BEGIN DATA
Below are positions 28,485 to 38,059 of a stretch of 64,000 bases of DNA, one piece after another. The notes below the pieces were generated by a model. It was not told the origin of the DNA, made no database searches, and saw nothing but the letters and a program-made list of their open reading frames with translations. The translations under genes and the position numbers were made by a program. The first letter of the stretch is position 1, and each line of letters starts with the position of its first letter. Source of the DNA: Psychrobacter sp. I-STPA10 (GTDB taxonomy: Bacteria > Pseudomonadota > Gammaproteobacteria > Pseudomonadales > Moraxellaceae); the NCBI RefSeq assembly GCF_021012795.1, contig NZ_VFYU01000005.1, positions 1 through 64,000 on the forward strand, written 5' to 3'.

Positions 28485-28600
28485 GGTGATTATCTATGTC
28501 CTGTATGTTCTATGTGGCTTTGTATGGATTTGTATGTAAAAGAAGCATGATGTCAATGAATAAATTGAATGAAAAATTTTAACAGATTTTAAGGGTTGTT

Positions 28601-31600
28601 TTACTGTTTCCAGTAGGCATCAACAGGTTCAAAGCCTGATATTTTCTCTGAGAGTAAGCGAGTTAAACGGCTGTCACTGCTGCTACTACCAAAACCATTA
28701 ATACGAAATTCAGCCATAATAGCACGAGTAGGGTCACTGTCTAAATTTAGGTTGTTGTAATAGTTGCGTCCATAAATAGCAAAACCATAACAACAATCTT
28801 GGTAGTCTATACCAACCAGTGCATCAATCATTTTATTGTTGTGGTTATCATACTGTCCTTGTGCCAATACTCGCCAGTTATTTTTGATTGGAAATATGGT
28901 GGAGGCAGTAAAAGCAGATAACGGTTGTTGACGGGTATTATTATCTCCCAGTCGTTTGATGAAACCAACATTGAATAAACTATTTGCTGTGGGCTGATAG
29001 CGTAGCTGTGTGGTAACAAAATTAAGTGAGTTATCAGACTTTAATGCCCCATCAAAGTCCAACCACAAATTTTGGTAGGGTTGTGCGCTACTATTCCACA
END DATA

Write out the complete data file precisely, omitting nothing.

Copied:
Below are positions 28,485 to 38,059 of a stretch of 64,000 bases of DNA, one piece after another. The notes below the pieces were generated by a model. It was not told the origin of the DNA, made no database searches, and saw nothing but the letters and a program-made list of their open reading frames with translations. The translations under genes and the position numbers were made by a program. The first letter of the stretch is position 1, and each line of letters starts with the position of its first letter. Source of the DNA: Psychrobacter sp. I-STPA10 (GTDB taxonomy: Bacteria > Pseudomonadota > Gammaproteobacteria > Pseudomonadales > Moraxellaceae); the NCBI RefSeq assembly GCF_021012795.1, contig NZ_VFYU01000005.1, positions 1 through 64,000 on the forward strand, written 5' to 3'.

Positions 28485-28600
28485 GGTGATTATCTATGTC
28501 CTGTATGTTCTATGTGGCTTTGTATGGATTTGTATGTAAAAGAAGCATGATGTCAATGAATAAATTGAATGAAAAATTTTAACAGATTTTAAGGGTTGTT

Positions 28601-31600
28601 TTACTGTTTCCAGTAGGCATCAACAGGTTCAAAGCCTGATATTTTCTCTGAGAGTAAGCGAGTTAAACGGCTGTCACTGCTGCTACTACCAAAACCATTA
28701 ATACGAAATTCAGCCATAATAGCACGAGTAGGGTCACTGTCTAAATTTAGGTTGTTGTAATAGTTGCGTCCATAAATAGCAAAACCATAACAACAATCTT
28801 GGTAGTCTATACCAACCAGTGCATCAATCATTTTATTGTTGTGGTTATCATACTGTCCTTGTGCCAATACTCGCCAGTTATTTTTGATTGGAAATATGGT
28901 GGAGGCAGTAAAAGCAGATAACGGTTGTTGACGGGTATTATTATCTCCCAGTCGTTTGATGAAACCAACATTGAATAAACTATTTGCTGTGGGCTGATAG
29001 CGTAGCTGTGTGGTAACAAAATTAAGTGAGTTATCAGACTTTAATGCCCCATCAAAGTCCAACCACAAATTTTGGTAGGGTTGTGCGCTACTATTCCACA